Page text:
Team Tunisia spent three and a half weeks as learners and servants learning to minister humbly to the Tunisian people. Through city exploration, English camps for children, time with local college students who wished to practice their English, and other projects, Team Tunisia was able to engage in conversations with the local people. They quickly learned that Tunisians have equal amounts of stereotypes about Americans as Americans do about Arabs or Muslims, and they tend to assume that all Americans are Christians. Therefore, through conversations and interactions, as the team helped break down American stereotypes, they may also have been changing their preconceptions of Christians as well.
The team spent the first half of the trip in the capital city, Tunis, learning the language, learning about the culture and the history, and learning about the Church from local missionaries and believers. The church in Tunisia is growing, and God is bringing people to Him in the most unique ways, including satellite television and radio. The team practiced their Arabic in the marketplaces, surprising many locals who are accustomed to Westerners expecting them to communicate in English.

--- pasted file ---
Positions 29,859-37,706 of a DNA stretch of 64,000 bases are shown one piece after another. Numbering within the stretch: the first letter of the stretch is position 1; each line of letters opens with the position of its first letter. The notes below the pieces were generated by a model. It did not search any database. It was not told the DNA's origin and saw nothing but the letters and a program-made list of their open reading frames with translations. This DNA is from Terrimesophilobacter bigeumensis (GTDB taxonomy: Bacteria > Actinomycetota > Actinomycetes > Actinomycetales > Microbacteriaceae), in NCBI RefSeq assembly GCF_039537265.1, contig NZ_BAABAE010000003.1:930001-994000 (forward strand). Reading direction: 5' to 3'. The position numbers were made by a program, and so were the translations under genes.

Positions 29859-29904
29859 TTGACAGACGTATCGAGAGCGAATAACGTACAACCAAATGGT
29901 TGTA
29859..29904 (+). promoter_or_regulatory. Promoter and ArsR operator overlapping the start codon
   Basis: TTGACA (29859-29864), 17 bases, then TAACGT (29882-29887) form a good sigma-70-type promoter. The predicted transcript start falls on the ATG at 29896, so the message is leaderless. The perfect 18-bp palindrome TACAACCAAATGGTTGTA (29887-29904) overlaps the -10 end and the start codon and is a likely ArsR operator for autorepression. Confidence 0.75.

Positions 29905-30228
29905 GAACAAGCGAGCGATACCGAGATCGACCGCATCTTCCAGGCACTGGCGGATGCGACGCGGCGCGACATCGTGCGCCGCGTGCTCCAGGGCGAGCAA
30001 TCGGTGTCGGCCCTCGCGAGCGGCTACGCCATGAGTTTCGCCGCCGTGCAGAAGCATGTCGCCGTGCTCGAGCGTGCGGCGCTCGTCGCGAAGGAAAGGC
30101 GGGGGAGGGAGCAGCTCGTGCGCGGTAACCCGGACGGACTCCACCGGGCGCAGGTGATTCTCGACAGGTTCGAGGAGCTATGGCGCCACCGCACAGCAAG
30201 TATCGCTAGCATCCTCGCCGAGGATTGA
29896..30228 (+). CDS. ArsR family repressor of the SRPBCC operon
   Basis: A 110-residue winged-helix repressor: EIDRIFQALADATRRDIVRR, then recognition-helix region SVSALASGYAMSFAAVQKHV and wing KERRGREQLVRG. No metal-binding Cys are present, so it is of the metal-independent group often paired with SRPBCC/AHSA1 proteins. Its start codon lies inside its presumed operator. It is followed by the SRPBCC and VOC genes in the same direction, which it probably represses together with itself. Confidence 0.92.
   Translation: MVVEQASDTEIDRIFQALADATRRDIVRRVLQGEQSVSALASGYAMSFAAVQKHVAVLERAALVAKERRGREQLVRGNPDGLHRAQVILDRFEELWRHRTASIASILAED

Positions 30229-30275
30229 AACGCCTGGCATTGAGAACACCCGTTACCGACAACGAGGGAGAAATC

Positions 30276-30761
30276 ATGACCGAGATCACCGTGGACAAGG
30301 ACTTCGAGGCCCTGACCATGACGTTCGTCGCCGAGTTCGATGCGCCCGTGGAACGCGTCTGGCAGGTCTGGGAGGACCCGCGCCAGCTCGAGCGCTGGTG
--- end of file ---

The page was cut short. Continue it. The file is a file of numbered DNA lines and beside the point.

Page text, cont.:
The team spent the second half of the trip in Gabes, a city in the southern part of Tunisia on the edge of the Sahara Desert. The team experienced the Sahara and the people who reside there. The women spent four days working at a center for abandoned babies, working twelve hour shifts with fifteen babies under the age of three. The rest of the team spent four days in a town south of Gabes where they built a playground for a school for disabled children. While there, they established relationships with many local authorities, strengthening the trust between the government and all missionary organizations.
Overall, the experience far exceeded any and all expectations.
Posted: September 13, 2005